Monday, May 12, 2014
In recent years, federal agencies have made significant strides incorporating cloud computing into their IT portfolios.

From the OMB “Cloud First” strategy, to GSA’s Federal Risk and Authorization Management Program (FedRAMP), the government is following commercial best practices to leverage the cloud.

Cloud capabilities can be provided over the public Internet or through connections over private networks -- and government does both. Some agencies establish private clouds due to perceived risks of making data available over public channels. At the same time, they are moving toward greater use of the open Internet, including public clouds.

In many cases, the choice for agencies is not public or private clouds, but rather a blend of the two approaches – often referred to as a hybrid cloud – where Internet-based applications provide information into a system that sits inside agency firewalls. 

Since hybrid clouds span both the public cloud as well as the user’s private environment, and integrate with systems in each, consideration must be given to IT governance across the whole enterprise. Hybrid clouds blend public and private development, oversight and integration with other processes.

One of the interesting challenges of a hybrid environment is managing security. Securing data, applications and infrastructure requires addressing the system's public and private elements.

But moving to the cloud – even a hybrid cloud -- does not mean  relinquishing direct control of the IT infrastructure. In fact, cloud computing can provide an environment that is inherently more secure.  By centralizing data storage and governance in a comprehensive view of IT assets, clouds can actually provide better security at a lower cost than can traditional computing environments.

Hybrid cloud environments include elements that require more transparency (e.g., public, shared resources and open systems), as well as other elements (e.g., data-intensive internal storage systems) that call for greater protection against penetration.  A hybrid cloud inherently provides for different levels of security within the overall cloud environment, supporting private applications that run at the appropriate security level and supporting public and open applications.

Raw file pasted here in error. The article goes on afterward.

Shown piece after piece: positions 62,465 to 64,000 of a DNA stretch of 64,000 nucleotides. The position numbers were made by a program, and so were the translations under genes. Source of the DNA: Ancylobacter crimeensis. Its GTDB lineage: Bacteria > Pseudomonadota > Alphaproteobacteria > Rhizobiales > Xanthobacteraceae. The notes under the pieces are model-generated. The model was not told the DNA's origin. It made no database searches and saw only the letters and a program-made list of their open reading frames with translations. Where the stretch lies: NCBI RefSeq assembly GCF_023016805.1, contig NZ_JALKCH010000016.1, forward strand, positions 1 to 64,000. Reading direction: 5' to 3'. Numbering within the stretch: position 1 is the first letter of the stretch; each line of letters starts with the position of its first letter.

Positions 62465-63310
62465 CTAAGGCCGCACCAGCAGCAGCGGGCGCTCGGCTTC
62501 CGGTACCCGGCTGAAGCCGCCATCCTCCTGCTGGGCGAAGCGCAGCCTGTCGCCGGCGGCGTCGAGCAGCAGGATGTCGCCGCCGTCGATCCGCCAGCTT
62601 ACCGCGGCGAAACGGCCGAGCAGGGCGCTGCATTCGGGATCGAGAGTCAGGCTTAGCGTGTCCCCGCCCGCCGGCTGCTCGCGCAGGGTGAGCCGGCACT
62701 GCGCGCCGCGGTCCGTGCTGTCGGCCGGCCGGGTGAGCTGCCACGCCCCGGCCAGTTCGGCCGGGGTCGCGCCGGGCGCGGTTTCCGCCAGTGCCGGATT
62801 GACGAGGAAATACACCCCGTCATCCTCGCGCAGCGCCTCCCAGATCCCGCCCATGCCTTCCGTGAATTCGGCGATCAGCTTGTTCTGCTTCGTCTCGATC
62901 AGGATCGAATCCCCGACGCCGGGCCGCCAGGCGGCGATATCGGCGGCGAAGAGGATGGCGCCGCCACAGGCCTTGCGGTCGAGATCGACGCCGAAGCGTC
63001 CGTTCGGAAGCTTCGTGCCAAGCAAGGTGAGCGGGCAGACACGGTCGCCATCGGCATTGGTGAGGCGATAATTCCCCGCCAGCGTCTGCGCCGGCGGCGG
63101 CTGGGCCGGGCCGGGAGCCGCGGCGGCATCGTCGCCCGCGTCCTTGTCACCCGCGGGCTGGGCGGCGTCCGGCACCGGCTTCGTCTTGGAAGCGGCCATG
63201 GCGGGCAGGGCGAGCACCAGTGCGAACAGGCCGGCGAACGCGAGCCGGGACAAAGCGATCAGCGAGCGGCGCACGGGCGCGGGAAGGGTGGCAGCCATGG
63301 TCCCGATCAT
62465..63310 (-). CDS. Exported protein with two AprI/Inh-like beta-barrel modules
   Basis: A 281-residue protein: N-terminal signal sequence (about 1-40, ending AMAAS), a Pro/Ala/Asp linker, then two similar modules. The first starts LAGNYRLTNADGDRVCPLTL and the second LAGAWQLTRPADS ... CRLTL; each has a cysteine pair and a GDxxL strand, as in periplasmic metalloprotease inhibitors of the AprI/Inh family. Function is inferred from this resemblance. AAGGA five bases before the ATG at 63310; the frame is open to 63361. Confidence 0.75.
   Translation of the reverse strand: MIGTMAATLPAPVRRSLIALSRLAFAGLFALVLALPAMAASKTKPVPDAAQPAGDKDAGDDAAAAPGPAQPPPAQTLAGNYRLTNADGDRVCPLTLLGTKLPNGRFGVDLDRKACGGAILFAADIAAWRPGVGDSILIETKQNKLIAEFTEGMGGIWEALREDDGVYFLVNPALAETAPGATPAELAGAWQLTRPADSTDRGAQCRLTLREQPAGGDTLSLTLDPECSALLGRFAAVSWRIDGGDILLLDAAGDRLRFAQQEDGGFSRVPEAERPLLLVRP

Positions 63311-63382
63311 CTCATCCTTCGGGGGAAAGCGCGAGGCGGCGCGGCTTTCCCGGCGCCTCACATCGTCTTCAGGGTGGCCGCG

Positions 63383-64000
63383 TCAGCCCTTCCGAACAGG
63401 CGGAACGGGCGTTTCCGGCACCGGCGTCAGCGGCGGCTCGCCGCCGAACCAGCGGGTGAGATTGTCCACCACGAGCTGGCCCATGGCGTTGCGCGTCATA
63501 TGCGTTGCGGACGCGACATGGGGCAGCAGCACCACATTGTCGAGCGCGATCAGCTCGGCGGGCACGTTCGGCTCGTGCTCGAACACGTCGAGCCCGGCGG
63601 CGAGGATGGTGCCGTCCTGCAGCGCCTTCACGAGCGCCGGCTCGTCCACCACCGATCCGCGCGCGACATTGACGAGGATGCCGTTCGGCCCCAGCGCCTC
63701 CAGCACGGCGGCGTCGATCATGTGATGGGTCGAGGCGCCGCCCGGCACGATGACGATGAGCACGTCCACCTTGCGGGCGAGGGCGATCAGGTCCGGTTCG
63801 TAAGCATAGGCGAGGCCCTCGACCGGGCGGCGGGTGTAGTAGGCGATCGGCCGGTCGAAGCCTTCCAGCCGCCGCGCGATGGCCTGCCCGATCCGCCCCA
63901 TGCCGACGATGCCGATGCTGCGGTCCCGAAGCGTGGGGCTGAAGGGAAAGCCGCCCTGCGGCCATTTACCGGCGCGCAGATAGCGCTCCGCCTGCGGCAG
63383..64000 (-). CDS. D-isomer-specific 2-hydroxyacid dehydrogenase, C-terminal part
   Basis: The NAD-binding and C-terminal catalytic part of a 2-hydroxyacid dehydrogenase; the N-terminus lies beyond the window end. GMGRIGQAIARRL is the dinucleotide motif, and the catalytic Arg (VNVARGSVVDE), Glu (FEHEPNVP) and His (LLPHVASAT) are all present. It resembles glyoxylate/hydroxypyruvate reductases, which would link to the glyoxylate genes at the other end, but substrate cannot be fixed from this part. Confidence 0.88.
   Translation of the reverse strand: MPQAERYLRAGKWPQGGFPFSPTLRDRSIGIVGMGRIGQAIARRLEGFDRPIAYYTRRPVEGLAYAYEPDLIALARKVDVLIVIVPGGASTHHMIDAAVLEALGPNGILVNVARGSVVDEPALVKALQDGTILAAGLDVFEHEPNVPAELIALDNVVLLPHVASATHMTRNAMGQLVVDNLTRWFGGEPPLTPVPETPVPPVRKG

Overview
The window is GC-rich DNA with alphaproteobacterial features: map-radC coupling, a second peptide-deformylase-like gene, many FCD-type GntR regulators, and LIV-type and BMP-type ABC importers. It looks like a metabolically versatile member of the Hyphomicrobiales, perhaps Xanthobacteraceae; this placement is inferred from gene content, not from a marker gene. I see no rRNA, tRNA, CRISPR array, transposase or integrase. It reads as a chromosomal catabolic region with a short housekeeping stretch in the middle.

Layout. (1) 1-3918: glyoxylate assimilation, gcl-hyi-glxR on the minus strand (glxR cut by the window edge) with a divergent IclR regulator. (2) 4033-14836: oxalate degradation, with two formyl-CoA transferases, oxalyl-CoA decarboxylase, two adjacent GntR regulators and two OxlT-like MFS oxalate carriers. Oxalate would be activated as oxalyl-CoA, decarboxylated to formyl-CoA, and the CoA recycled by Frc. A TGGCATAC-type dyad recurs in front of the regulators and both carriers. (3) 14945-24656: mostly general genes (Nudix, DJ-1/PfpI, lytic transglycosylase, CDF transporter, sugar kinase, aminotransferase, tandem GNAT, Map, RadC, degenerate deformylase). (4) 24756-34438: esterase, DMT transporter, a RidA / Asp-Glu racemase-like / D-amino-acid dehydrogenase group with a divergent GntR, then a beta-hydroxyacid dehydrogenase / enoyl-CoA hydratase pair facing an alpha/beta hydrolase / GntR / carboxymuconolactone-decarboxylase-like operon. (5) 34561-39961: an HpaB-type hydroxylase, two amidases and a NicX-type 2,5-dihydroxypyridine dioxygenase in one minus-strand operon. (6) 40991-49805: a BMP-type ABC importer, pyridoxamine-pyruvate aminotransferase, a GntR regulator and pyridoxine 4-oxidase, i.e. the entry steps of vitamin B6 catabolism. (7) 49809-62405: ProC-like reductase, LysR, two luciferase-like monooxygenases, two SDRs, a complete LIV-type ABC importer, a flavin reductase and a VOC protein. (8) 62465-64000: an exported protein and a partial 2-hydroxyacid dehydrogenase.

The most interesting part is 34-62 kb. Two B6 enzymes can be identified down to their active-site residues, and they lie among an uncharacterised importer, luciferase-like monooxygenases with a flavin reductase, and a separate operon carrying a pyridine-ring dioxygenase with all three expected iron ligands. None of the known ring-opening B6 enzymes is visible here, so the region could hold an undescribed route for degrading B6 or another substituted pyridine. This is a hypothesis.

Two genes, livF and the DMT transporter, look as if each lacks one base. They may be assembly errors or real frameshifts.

Both the public and the private components of a hybrid cloud must be managed with best IT security practices, including user access, identity management, applications, data and infrastructure. This approach has proven to deliver security for hybrid clouds efficiently and effectively up front, optimizing protection for different levels of  risk.

Moreover, by facilitating uniform management practices across a distributed computing environment, cloud computing can improve certain key security practices across hybrid environments, such as:

Detection. Using a hybrid cloud to integrate security nodes on the Internet and inside an enterprise into a comprehensive situational awareness picture can allow for better detection of new threats.

Remediation. Quick malware remediation is vital for cyber security – the less time the malware is present, the better the protection. The cloud allows IT managers to  more rapidly address multiple locations within an agency, as well as in the agency’s interfaces with public clouds, than the older model of having to load fixes manually into multiple machines. Additionally, patch management can be enforced much better via the cloud, especially for agencies with diverse asset management solutions and platforms.

Prediction. Increasingly, cybersecurity focuses on limiting the ability of bad actors to act in the first place. The cloud helps security teams identify machines that create and disseminate malware and quickly isolate those machines – blocking their ability to infect customer systems.

Data and device protection. Data breaches from lost or stolen devices, can be mitigated because the cloud provides for central storage of data with automated network analysis and protection.  If part of an agency’s cloud assets rely on mobile computing and a device is lost, the data and applications reside on those cloud assets and thus are not lost with the device.  Further, if the user has been allowed to load the data onto the device, IT managers can now disable access to that device and its associated data.

Finally, government and industry are collaborating to advance approaches to address security properly in a hybrid (or any) cloud environment.  The government continues to adopt risk-based security through initiatives such as FedRAMP and the Department of Homeland Security’s Continuous Diagnostics and Mitigation program, which both promote the monitoring of traffic that flows in and out of agencies over cloud-based applications. 

As the government embraces greater use of cloud environments, security will continue to evolve and mature, allowing agencies to protect information while adapting to these rapidly evolving computing models.

* This blog was published by Government Computer News.